Policy

India to see 15-fold jump in demand for power to cool homes, says IEA report

Our Bureau New Delhi | Updated on May 17, 2018

India and S-E Asia will account for the largest share in CO 2 emissions from air conditioning   -  CH_VIJAYA BHASKAR

The International Energy Agency (IEA) has estimated that India will lead the world in terms of the power consumed for residential cooling. The agency estimates that India’s cooling-related energy demand will soar from 90 terawatt hour in 2016 to 1,350 terawatt hour (TWh) in 2050 — a 15-fold increase.

“The total space-cooling output capacity of residential air conditioners worldwide increases in line with the number of units brought into service over the projection period, growing from around 6200 gigawatts (GW) in 2016 to nearly 23000 GW in 2050,” the IEA has said in its report titled ‘The Future of Cooling Opportunities for Energy-efficient Air Conditioning’. This is in line with nearer term estimates from industry watchers back home. In April, Motilal Oswal, in a report said, “With the Indian Meteorological Division forecasting above-normal temperatures in the current summer season across most parts of the country, we expect continued strong momentum in room AC sales.” Highlighting the potential demand in urban areas, Motilal Oswal said, “AC penetration remains very low at 10 per cent. There are 9.1 million households with washing machines and/or refrigerators but no ACs. Thus, as more households install ACs going forward, demand could reach 18-48 million (which is equal to 3-8 years of annual industry AC sales) and penetration levels could increase significantly from current low levels of 10 per cent in urban India.”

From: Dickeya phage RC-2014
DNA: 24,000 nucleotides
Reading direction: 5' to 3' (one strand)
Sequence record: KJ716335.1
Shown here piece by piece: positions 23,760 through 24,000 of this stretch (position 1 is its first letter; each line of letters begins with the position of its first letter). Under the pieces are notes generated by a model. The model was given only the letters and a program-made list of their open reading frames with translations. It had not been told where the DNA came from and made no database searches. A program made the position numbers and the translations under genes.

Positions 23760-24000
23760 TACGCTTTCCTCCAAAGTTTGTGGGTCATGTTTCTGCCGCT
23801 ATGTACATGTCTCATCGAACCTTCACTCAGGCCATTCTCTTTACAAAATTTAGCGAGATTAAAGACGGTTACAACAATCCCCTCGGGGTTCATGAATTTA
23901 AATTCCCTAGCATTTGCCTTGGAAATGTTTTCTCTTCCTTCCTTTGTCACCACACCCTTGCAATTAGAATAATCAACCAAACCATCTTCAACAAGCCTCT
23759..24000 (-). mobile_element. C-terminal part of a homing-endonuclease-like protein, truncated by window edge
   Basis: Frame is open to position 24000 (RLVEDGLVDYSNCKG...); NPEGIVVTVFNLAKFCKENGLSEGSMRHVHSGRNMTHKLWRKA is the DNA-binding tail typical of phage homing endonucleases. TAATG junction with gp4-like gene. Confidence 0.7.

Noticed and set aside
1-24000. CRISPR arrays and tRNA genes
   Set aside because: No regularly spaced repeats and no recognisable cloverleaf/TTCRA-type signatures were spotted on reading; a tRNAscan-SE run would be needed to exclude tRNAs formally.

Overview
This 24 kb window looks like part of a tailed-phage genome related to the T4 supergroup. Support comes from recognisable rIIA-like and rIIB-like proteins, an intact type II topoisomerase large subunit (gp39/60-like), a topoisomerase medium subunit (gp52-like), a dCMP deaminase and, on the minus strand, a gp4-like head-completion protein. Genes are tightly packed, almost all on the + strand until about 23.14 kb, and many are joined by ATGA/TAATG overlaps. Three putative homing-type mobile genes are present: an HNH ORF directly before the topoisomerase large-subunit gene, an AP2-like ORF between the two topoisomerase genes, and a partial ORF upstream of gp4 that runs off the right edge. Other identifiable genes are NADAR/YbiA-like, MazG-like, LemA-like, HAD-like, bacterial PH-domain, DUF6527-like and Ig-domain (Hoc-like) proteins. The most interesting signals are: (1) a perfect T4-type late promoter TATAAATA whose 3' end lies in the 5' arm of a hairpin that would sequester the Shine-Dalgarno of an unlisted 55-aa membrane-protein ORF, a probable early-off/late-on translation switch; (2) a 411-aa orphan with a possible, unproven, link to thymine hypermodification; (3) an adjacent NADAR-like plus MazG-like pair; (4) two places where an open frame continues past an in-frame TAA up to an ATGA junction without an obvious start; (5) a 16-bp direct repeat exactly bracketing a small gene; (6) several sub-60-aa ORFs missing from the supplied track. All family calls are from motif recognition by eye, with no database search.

A much higher energy consumption may even push back India’s efforts to cut emissions. According to the IEA, India and South-East Asia will account for the largest share in CO2 emissions from air conditioning, due to demand growth and reliance on coal-fired generation.

“The share of space cooling in total CO2 emissions rises in almost all countries. The increase is largest in India, where it grows from just over 4 per cent in 2016 to more than 10 per cent in 2050,” the IEA adds.

But, there are measures already in place to lower the power consumption required for cooling. In India, the Energy Conservation Building Code 2017 has ample provisions to lower energy requirements. Executive Chairman and Founder, Alliance for an Energy Efficient Economy, Satish Kumar, said, “The Green House gas emissions due to increased adoption and use of air conditioners can be mitigated if there is a push to ensure better compliance with ECBC at the design approval stage. Energy consumption can further be improved by requiring energy consumption data be publicly disclosed as some green building norms require.”

He further said, there must also be emphasis on procurement of 5-star labelled refrigerators and air conditioners (RACs) in government buildings and awareness campaign to explain the benefits or more energy efficient RACs. Bulk procurement or demand aggregation is another powerful market mechanism that can help in bringing down the price of energy-efficient appliances.

Published on May 17, 2018

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